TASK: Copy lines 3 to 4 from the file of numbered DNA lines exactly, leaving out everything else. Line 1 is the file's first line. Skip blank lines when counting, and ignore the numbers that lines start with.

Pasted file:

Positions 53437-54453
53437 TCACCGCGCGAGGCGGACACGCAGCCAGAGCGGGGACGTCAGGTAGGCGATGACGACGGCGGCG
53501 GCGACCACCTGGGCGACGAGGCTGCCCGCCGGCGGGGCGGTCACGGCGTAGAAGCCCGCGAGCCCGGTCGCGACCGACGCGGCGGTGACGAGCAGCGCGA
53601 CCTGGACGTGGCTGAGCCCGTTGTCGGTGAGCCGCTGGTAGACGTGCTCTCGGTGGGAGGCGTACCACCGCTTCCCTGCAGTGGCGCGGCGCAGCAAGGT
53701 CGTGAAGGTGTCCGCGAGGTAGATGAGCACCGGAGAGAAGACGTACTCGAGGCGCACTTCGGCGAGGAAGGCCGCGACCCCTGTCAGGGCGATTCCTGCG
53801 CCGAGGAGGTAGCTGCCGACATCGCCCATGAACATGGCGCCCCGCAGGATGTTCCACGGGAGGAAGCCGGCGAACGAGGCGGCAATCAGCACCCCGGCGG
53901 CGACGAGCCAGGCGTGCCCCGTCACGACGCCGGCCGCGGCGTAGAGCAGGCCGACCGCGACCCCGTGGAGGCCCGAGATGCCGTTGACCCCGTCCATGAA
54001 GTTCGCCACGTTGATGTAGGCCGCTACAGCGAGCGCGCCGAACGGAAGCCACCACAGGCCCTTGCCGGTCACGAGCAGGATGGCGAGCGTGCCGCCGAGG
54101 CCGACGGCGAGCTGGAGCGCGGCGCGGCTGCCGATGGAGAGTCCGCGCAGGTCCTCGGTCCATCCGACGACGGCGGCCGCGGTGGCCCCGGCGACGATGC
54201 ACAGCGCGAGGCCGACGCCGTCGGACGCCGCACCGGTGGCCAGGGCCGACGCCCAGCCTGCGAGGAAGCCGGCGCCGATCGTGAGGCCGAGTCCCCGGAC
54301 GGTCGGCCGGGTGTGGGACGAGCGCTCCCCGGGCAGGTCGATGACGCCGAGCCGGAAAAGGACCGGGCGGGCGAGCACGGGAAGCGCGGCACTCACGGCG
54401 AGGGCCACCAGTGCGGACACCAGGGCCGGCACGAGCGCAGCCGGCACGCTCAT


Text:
53501 GCGACCACCTGGGCGACGAGGCTGCCCGCCGGCGGGGCGGTCACGGCGTAGAAGCCCGCGAGCCCGGTCGCGACCGACGCGGCGGTGACGAGCAGCGCGA
53601 CCTGGACGTGGCTGAGCCCGTTGTCGGTGAGCCGCTGGTAGACGTGCTCTCGGTGGGAGGCGTACCACCGCTTCCCTGCAGTGGCGCGGCGCAGCAAGGT